Like the Sixers, the Rockets have suffered through fit issues with their two best players. As brilliantly as Harden and Westbrook have performed individually, they're far from perfect complements to each other. Defensively, both are prone to lazy reach-ins on the perimeter, to lollygagging in transition, and to off-ball inattentiveness that makes the Rockets one of the worst teams in the league at defending back-door cuts. Both are accustomed to having better defensive guards around to help cover for them.
There are fewer kinks offensively, especially since the Clint Capela-for-Robert Covington trade that marked Houston's shift to full-time small ball. But it's been more of a my-turn your-turn arrangement than a symbiotic partnership. They rank first and second in the league in isolation frequency. The two have combined to assist on only 122 of each other's baskets this season, an indication of how they largely operate independently of each other, even as they create gobs of 3-point looks for others. It speaks to Westbrook's continued off-ball stagnancy and the fact that Harden tends to spend his off-ball possessions getting face-guarded out near half court while the Rockets play four-on-four. (Though the latter isn't necessarily a problem.)
The Rockets struggled badly throughout the season when Westbrook played without Harden - even after the Capela trade - and they performed better with Harden alone than with the two sharing the floor:
|Harden on/Wesbtrook off||7.3|
|Westbrook on/Harden off||-0.4|
It's worth noting, though, that in their 343 shared minutes without Capela on the floor, Harden and Westbrook produced a plus-12.2 net rating.
The stylistic shift was an expression of Daryl Morey's confidence in the Rockets' ability to outscore teams with their spread-out, drive-and-kick offense, even if that meant conceding a few inches of height in the frontcourt. It was also geared in large part to unlocking Westbrook and making it less palatable for opponents to indiscriminately blitz Harden, as they did when he shared the floor with those two non-shooters.
Viewed through a Russ-tinted lens, it worked like gangbusters. After a rough first two months as a Rocket, he found himself operating in huge swaths of space and recaptured his form as one of the league's most terrifying downhill attackers. He excised 3-pointers from his diet, cut down on mid-range pullups, and attempted a career-high 56% of his shots from inside the restricted area.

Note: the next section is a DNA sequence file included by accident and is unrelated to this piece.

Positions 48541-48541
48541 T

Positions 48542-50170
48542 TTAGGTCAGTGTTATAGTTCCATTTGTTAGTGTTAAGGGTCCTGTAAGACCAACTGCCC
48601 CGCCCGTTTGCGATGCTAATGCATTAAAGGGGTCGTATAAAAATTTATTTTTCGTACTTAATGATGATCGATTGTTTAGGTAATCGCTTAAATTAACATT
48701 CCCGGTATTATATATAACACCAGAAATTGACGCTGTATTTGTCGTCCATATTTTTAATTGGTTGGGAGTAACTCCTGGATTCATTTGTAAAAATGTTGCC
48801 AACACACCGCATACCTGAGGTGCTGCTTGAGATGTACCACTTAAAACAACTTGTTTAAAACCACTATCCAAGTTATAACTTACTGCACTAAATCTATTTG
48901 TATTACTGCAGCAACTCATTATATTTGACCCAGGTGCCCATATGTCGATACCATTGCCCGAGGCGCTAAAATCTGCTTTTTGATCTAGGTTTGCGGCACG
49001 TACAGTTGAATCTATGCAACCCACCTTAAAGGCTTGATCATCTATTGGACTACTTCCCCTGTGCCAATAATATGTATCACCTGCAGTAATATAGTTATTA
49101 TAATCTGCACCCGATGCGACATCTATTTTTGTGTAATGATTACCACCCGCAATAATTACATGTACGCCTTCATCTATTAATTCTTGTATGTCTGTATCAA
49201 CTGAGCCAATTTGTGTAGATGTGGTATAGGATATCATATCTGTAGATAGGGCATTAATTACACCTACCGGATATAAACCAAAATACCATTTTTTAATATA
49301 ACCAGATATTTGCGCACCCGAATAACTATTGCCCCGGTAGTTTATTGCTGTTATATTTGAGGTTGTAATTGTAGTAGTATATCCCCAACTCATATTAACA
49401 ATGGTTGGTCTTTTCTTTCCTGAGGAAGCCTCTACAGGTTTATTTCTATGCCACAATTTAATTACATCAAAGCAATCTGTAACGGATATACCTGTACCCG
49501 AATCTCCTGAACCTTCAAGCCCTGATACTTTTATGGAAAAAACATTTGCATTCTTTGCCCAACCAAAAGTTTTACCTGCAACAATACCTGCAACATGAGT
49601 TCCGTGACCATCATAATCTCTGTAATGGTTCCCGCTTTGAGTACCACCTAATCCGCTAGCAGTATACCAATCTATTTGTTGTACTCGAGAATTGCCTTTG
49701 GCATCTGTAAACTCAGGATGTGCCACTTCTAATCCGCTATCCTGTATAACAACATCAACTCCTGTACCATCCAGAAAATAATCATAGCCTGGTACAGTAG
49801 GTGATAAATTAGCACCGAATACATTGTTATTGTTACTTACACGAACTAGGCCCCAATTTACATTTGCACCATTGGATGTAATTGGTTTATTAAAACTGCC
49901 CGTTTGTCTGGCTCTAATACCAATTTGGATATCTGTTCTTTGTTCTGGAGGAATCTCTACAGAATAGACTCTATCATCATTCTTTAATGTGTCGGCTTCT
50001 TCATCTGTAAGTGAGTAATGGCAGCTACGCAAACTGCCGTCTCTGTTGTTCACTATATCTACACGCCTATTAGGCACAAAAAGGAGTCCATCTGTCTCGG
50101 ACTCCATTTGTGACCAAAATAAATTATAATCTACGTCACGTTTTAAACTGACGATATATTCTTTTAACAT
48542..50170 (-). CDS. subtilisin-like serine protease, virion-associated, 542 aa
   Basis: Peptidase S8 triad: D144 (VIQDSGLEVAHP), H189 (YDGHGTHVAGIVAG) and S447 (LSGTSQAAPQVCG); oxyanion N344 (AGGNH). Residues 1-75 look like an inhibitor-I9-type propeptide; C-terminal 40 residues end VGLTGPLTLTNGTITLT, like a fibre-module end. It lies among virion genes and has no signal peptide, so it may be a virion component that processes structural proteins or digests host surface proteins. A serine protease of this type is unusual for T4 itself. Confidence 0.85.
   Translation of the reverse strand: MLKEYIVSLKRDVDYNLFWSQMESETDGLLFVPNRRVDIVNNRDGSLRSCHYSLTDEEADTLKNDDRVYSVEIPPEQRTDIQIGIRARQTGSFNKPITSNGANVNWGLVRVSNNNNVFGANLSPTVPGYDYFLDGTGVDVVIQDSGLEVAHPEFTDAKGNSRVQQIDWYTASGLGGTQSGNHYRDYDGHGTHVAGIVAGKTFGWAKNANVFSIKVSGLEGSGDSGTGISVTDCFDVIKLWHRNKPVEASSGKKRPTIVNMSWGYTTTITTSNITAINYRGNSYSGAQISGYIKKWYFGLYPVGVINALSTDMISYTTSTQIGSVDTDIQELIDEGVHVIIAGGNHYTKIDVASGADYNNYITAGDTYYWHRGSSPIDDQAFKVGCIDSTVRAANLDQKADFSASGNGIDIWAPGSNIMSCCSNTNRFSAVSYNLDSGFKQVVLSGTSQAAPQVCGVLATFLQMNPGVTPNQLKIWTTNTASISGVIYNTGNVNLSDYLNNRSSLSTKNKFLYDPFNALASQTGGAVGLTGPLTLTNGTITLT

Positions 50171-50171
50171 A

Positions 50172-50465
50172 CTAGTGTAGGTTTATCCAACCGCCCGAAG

That doesn't mean the move didn't come with a cost. After the Capela trade, the Rockets ranked dead last in overall rebound rate, with a particularly galling inability to clean up their own glass. Houston's opponents recovered nearly a third of their own misses, which not only hurt the Rockets' defense but took possessions away from their offense. It meant fewer opportunities to get out and run their devastating break.
Though they're rife with sturdy post defenders who can hold their own against bigger players on switches, the Rockets were also among the worst rim-protecting teams after the trade, allowing opponents to shoot 66.7% in the restricted area. As effective as Covington and Tucker can be as small-ball 5s, they just aren't tall enough to serve as back-line deterrents. Who's going to meet LeBron James or Kawhi Leonard at the rim?
Even the high-octane offense that defines the Rockets relies heavily on 3-point shooting from a cadre of so-so 3-point shooters. For all the hubbub about the volume of attempts, they ranked 23rd in 3-point accuracy. Their hopes may rest on whether Eric Gordon can get back to being the long-range gunner he was two years ago.
On the whole, they defended at a top-10 level with both Tucker and Covington on the floor, and their scheme's always translated well to the playoffs. The variance in their setup will swing both ways. They're going to have epic shooting droughts, and they're going to have stretches where they bury opponents under an avalanche of threes. The high end of that variance is what makes them the most likely team to play interloper and bust up the Lakers-Clippers duopoly in the West.
Maybe the biggest question in all this is how much stock these two front offices will put into the results in Orlando, given all the extenuating circumstances. For better and worse, Philly and Houston are products of constant reinvention over the past few years. Their lead decision-makers don't tend to take letdowns lying down - what would the fallout from a poor showing in Disney look like?
Would a first-round flop be enough for the Sixers to consider breaking up the Embiid-Simmons tandem, or firing Brown, or trying to offload Horford or Harris? Would it be enough for the Rockets to punt on the Westbrook experiment, or let Mike D'Antoni walk?
The truth is, when it comes to building around their superstars, these teams are running out of cards to play. The Sixers have cashed in the entire bounty of draft and prospect capital they once possessed; the Rockets have shipped out a half-decade worth of first-round picks, along with a Hall of Fame point guard who was a better stylistic fit with Harden than their current one. The results are these flawed rosters, that have the potential to be disastrously disappointing.
No two teams in Orlando have as much in common as the Sixers and Rockets, and few have more at stake. Whether the fascination comes from watching them put all the pieces together to justify their controversial roster maneuvers, or from watching it all go up in flames, no teams will be as interesting to watch.
Joe Wolfond is a features writer for theScore.